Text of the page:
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10.4 Finding the Shallowest Instance

Suppose you maintain local copies of sources from various projects, each with their own choice of directory organisation and source code management (SCM) tool. You need to periodically synchronize each project with its upstream tree. As the number local repositories grows, so does the work involved in maintaining synchronization. SCM utilities typically create some sort of administrative directory: .svn for Subversion, CVS for CVS, and so on. These directories can be used as a key to search for the bases of the project source trees. Suppose we have the following directory structure:

     repo/project1/CVS
     repo/gnu/project2/.svn
     repo/gnu/project3/.svn
     repo/gnu/project3/src/.svn
     repo/gnu/project3/doc/.svn
     repo/project4/.git

One would expect to update each of the projectX directories, but not their subdirectories (src, doc, etc.). To locate the project roots, we would need to find the least deeply nested directories containing an SCM-related subdirectory. The following command discovers those roots efficiently. It is efficient because it avoids searching subdirectories inside projects whose SCM directory we already found.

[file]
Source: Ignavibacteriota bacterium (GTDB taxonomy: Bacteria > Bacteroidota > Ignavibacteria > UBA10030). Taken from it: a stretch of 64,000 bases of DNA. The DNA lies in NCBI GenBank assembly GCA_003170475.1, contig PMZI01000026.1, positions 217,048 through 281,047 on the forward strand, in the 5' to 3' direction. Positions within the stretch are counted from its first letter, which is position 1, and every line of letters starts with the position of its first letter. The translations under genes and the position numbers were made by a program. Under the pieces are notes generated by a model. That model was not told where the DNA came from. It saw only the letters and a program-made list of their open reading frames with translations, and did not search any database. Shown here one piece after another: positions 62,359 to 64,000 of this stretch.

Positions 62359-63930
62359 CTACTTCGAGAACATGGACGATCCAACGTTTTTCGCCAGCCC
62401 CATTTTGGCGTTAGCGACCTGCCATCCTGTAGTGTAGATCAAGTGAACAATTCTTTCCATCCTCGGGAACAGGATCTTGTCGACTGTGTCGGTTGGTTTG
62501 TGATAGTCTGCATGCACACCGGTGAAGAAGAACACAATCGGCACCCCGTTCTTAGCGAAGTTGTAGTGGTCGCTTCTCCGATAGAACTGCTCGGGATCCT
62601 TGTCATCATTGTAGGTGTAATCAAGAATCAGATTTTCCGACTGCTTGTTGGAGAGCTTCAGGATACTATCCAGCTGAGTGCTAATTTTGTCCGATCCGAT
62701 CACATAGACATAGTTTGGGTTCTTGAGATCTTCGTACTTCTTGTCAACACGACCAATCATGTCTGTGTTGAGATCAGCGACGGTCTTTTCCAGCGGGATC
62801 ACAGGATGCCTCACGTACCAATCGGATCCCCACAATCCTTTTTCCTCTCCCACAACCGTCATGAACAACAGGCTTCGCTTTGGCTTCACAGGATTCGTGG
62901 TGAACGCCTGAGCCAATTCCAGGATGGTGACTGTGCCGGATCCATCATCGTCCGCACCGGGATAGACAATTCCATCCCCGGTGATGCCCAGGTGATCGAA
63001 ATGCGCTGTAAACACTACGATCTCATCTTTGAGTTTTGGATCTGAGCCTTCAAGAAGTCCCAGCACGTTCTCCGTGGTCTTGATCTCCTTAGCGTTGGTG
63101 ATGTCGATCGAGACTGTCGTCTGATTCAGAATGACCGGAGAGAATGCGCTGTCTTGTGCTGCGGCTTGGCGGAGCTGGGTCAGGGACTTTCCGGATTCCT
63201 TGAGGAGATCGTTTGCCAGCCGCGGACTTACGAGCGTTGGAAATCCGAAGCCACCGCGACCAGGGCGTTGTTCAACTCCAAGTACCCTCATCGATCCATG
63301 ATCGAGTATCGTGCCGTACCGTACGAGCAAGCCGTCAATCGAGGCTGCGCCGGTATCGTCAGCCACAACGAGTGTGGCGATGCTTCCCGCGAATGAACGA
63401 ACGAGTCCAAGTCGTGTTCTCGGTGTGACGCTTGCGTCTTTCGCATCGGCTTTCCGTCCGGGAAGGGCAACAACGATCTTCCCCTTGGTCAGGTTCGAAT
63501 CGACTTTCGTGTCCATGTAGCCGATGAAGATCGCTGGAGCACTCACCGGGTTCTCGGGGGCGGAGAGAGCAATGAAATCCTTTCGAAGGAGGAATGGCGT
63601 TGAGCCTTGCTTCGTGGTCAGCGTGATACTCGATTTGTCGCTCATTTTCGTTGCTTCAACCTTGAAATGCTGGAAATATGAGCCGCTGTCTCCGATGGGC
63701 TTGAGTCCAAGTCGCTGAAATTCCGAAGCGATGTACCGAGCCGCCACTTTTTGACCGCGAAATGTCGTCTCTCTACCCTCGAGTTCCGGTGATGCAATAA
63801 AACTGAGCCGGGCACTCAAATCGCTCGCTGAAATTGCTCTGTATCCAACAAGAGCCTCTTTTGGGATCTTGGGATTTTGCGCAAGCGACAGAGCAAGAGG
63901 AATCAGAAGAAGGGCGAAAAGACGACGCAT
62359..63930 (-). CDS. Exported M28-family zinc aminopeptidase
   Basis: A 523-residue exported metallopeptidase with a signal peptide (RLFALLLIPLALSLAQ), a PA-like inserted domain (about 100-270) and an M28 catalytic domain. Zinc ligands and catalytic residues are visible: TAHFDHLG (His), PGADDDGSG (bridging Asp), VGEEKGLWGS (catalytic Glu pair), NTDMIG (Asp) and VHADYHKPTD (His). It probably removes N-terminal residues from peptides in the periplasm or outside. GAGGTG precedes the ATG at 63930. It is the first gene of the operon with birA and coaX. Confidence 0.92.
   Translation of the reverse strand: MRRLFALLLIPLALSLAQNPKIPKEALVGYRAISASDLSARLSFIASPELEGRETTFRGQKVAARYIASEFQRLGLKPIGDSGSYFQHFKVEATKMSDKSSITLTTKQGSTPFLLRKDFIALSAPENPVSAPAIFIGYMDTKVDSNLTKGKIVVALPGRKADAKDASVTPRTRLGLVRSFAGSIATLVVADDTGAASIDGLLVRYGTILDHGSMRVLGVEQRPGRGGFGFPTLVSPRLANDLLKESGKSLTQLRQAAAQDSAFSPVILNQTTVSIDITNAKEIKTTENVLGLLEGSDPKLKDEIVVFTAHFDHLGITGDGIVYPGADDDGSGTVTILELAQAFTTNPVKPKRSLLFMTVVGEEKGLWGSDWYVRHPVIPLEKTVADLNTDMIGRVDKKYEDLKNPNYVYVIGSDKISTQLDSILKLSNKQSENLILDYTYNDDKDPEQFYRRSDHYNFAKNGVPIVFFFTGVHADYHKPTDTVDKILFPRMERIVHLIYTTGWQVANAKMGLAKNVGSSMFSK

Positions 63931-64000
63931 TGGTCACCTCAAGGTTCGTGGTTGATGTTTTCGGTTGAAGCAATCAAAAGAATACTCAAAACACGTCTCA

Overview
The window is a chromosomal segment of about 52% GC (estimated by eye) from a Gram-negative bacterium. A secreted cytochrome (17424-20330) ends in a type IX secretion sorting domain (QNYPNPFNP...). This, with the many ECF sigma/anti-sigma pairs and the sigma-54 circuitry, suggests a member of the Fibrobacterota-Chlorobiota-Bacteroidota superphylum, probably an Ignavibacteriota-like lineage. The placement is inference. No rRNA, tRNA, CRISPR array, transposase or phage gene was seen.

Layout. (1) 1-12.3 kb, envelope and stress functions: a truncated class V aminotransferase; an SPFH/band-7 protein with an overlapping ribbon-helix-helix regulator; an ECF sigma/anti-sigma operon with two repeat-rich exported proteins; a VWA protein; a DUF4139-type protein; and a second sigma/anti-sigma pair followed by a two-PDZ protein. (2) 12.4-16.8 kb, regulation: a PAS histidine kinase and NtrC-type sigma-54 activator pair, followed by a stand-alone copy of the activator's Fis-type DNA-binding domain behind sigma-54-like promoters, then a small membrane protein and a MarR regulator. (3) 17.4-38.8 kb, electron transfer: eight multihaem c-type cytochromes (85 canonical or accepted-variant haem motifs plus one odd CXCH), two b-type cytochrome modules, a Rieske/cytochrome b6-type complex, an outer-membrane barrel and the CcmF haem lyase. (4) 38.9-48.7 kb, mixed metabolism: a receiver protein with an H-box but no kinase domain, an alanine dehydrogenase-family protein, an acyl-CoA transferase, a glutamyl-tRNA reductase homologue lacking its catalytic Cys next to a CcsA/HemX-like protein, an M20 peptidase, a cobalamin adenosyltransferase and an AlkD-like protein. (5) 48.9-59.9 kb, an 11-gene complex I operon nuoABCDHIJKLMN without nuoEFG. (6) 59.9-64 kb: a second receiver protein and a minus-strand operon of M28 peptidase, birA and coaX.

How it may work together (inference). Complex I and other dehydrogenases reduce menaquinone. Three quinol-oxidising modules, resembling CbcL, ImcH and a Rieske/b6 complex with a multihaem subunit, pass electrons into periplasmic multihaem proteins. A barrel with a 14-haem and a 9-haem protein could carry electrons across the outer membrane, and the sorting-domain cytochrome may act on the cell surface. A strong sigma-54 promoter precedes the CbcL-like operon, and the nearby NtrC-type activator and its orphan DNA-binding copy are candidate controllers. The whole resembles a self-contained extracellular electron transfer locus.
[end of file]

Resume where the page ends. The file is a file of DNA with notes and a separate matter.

find repo/ \
     -exec test -d {}/.svn \; -or \
     -exec test -d {}/.git \; -or \
     -exec test -d {}/CVS \; -print -prune

In this example, test is used to tell if we are currently examining a directory which appears to the a project's root directory (because it has an SCM subdirectory). When we find a project root, there is no need to search inside it, and -prune makes sure that we descend no further.

For large, complex trees like the Linux kernel, this will prevent searching a large portion of the structure, saving a good deal of time.